* And speaking of SCOTUS and voting, how might the nomination of Lady Kaga affect the 2010 midterm elections? [Political Junkie / NPR]

* Could you reduce the law school experience to a six-word short story? [TaxProf Blog]

* Here are considerably more than six words about law school, in an open letter from a law school wife. [Lawyerist]

* Congratulations to lawyer-turned-writer Gregory Mose, whose novel Stunt Road was just honored by the Independent Publisher Book Awards. [Independent Publisher]

Remember Kaavya Viswanathan? She’s the Harvard graduate who, while still in high school, landed a two-book deal worth a reported $500,000. The first book, a young adult / chick-lit novel entitled How Opal Mehta Got Kissed, Got Wild and Got a Life, was published in April 2006, during Viswanathan’s sophomore year at Harvard.

And then things fell apart. To quote the blog Sepia Mutiny, “Kaavya Viswanathan got rich, got caught, and got ruined.” Shortly after the publication of Opal Mehta, the Harvard Crimson reported that various passages in the book appeared “strikingly similar” to portions of two young adult novels by Megan McCafferty.

Viswanathan was widely accused of plagiarizing — not just from McCafferty, but from Sophie Kinsella, Meg Cabot and Salman Rushdie. Her subsequent fall from grace, including the cancellation of her book and movie deals, made national and even international headlines (due to coverage back in her native India). She claimed that the similarities between her book and prior published works were unintentional, but given the number and extent of the apparently borrowed passages, some were incredulous. (For samples, see Wikipedia.)

After graduating from Harvard College in 2008, she went on to Georgetown Law, where she’s a member of the GULC class of 2011. Her arrival at Georgetown made Newsweek in February 2009:

Viswanathan is a first-year law student at Georgetown University, where Stephen Glass earned a J.D. after being fired from The New Republic for fabricating a series of articles….

How’d she manage to get accepted? Applicants can submit supplemental essays to explain themselves to the admissions committee, says Dean of Admissions Andrew Cornblatt. “It’s impossible to get amnesia about what we may have heard,” he says. “But in all cases we treat them just like any other applicant.”

It seems Georgetown isn’t the only institution treating Viswanathan “just like any other applicant.” Despite the tough fall recruiting season and her controversial past, Viswanathan, who just finished her 2L year, has landed a coveted summer associate position at a top law firm — one of Biglaw’s biggest and best names, in fact….

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Grover Cleveland is the author of Swimming Lessons for Baby Sharks: The Essential Guide to Thriving as a New Lawyer, an advice book for attorneys published earlier this year. As a partner at Foster Pepper PLC, one of the Northwest’s largest law firms, he helped many new attorneys learn how to practice law. While at Foster Pepper, he was named a Rising Star for three years in a row by Washington Law and Politics magazine.

Grover now holds an environmental policy position in Seattle. In this role, he has seen the world from the client’s perspective. This broad range of experience both as a supervising attorney and as a client gives him a unique perspective on the skills new lawyers need to succeed. (Swimming Lessons for Baby Sharks also incorporates the wisdom of dozens of other lawyers that he interviewed in the course of his research.)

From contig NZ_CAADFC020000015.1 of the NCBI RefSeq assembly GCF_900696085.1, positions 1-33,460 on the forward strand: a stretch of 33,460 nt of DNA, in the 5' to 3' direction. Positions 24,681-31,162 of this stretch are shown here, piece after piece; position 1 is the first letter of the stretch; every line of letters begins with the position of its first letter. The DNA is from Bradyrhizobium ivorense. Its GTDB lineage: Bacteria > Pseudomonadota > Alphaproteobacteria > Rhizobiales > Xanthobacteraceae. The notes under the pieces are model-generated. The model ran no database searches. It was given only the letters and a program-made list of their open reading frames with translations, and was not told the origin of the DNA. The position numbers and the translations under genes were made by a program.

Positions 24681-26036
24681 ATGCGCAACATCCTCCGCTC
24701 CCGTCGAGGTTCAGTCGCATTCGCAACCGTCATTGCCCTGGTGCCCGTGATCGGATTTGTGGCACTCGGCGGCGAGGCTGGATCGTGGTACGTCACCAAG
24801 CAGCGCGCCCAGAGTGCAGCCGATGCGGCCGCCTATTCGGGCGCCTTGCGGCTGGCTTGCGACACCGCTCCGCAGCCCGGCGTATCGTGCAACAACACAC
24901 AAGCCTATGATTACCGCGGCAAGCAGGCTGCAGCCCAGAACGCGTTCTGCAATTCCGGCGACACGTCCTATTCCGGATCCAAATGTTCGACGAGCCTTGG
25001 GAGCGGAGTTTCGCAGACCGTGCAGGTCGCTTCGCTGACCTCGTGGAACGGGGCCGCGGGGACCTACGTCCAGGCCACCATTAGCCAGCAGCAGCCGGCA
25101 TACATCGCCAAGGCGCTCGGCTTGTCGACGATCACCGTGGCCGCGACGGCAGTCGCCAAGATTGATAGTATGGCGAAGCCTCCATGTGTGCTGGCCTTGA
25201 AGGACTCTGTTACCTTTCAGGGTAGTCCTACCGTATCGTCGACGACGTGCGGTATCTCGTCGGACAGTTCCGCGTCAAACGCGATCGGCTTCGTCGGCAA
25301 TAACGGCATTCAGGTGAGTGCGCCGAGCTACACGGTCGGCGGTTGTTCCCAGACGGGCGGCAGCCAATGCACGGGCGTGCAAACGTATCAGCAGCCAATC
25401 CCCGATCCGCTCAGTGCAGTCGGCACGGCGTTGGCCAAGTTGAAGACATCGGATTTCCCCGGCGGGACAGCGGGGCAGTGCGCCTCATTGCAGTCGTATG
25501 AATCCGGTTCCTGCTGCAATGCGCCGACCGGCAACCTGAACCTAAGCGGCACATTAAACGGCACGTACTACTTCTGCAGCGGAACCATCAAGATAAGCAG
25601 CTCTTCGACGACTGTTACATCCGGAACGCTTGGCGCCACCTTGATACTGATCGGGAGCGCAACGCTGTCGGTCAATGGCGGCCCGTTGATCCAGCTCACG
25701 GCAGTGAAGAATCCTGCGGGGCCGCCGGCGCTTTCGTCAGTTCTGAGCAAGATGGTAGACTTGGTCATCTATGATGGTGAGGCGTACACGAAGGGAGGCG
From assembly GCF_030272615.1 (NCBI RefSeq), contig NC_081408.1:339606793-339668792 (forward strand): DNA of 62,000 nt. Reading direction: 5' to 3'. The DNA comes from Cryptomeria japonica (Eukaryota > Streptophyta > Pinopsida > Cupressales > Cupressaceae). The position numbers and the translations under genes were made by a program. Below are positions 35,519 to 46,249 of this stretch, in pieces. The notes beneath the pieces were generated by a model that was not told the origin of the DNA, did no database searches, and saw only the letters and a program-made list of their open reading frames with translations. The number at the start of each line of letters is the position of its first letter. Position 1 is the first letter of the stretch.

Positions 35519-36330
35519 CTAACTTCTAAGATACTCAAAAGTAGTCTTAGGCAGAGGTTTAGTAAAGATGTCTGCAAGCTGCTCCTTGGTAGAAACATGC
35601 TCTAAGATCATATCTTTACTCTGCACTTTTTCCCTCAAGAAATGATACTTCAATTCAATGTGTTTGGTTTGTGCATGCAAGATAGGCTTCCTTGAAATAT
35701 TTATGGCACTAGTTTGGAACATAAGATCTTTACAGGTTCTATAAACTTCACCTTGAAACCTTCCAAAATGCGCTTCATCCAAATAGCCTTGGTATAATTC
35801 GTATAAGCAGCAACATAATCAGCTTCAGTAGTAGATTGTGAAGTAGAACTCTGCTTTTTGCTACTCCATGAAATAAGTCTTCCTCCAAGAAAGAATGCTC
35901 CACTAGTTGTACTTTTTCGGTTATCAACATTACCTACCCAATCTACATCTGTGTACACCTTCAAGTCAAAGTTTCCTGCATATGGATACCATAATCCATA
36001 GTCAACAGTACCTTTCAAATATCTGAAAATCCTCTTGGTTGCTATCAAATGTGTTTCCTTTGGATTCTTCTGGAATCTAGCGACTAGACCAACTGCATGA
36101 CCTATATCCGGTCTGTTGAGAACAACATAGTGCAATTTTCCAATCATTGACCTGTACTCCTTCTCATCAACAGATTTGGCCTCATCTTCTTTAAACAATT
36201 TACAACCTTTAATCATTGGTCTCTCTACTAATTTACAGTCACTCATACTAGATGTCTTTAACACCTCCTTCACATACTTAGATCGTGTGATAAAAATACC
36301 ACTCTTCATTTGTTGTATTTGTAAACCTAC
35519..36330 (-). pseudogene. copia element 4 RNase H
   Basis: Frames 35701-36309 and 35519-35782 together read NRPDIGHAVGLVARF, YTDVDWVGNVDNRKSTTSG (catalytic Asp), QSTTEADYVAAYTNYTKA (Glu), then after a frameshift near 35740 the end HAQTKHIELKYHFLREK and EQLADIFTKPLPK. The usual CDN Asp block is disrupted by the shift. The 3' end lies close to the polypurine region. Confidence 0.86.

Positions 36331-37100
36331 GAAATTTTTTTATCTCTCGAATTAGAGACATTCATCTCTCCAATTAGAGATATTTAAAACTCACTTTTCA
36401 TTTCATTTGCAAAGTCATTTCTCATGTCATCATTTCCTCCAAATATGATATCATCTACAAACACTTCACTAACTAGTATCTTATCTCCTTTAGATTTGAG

Earlier this week, we chatted with Grover about his book, advice he offers to young lawyers, and the state of the law firm economy, among other topics.

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Ed. Note: Our post on harsh rejection letters generated a lot of talk among people interested in applying to Small Law jobs. Donna Gerson — the author of Choosing Small, Choosing Smart — provided us with a list of tips that former-Biglaw associates should consider when applying to smaller firms.

I spend an enormous amount of time interviewing small firm practitioners throughout the U.S. and speaking to law students about the expectations small firm lawyers have when it comes to interviewing, hiring, and promotion.

The feedback from SOLOSEZ, the ABA’s solo and small firm mailing list, was on point. Take the time to write to an actual person at the firm and never use a “To Whom It May Concern” salutation. Mass mailings are the kiss of death and lawyers know when they’re getting a mail-merge monstrosity. Know what practice areas the firm engages in and write a cover letter that addresses one’s interest in those practice areas. An applicant’s cover letter ought to connect the dots for an employer and not simply recite one’s résumé. And – of course – job-seekers need to clean up their Internet presence. I cannot even begin to tell you some of the atrocious (and hilarious) stories I’ve heard over the years from legal employers about Facebook.

So what should former-Biglaw associates keep in mind when applying to Small Law?

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Ed. note: Gretchen Rubin is the author of The Happiness Project. The book has been on the New York Times bestseller list for 15 weeks, ever since its publication (including hitting the #1 spot).

Although she’s now a writer, with a total of five bestselling and/or critically acclaimed books to her name, Rubin started her career as a lawyer. She graduated from Yale Law School, where she served as editor-in-chief of the Yale Law Journal, and clerked on the U.S. Supreme Court, for Justice Sandra Day O’Connor. Feel free to check out her blog, follow her on Twitter, or join the Happiness Project Facebook page.

We asked Gretchen Rubin to offer us some happiness advice aimed at a lawyerly audience. Her guest post appears below.

By Gretchen Rubin

A few years ago, I decided to do a happiness project. I spent a year testing the wisdom of the ages, the current scientific studies, and the lessons from popular culture about how to be happier. From my experience, to be happier, it helps to think about the little things in life—and also the big things. Here are some ideas specifically targeted to lawyers:

Tackle the little things: Happiness can seem like a lofty, abstract goal, but a great place to start is with your own body and daily schedule.

Get enough sleep. We adjust to chronic sleep deprivation and don’t realize how much it weighs on us. According to one study, a bad night’s sleep was one of the top two factors that upset people’s daily moods at work (along with tight work deadlines — another problem many lawyers face). It’s tempting to stay up late, especially if that’s the fun part of your day, but the morning comes fast. (Here are some sleep tips.)

Get some exercise—preferably outside. You don’t have to train for a marathon. Just go for a ten-minute walk at lunchtime. People who exercise are healthier, more energetic, think more clearly, sleep better, feel cheerier, and perform better at work. (Here are some tips for sticking to an exercise routine.)

More happiness pointers, after the jump.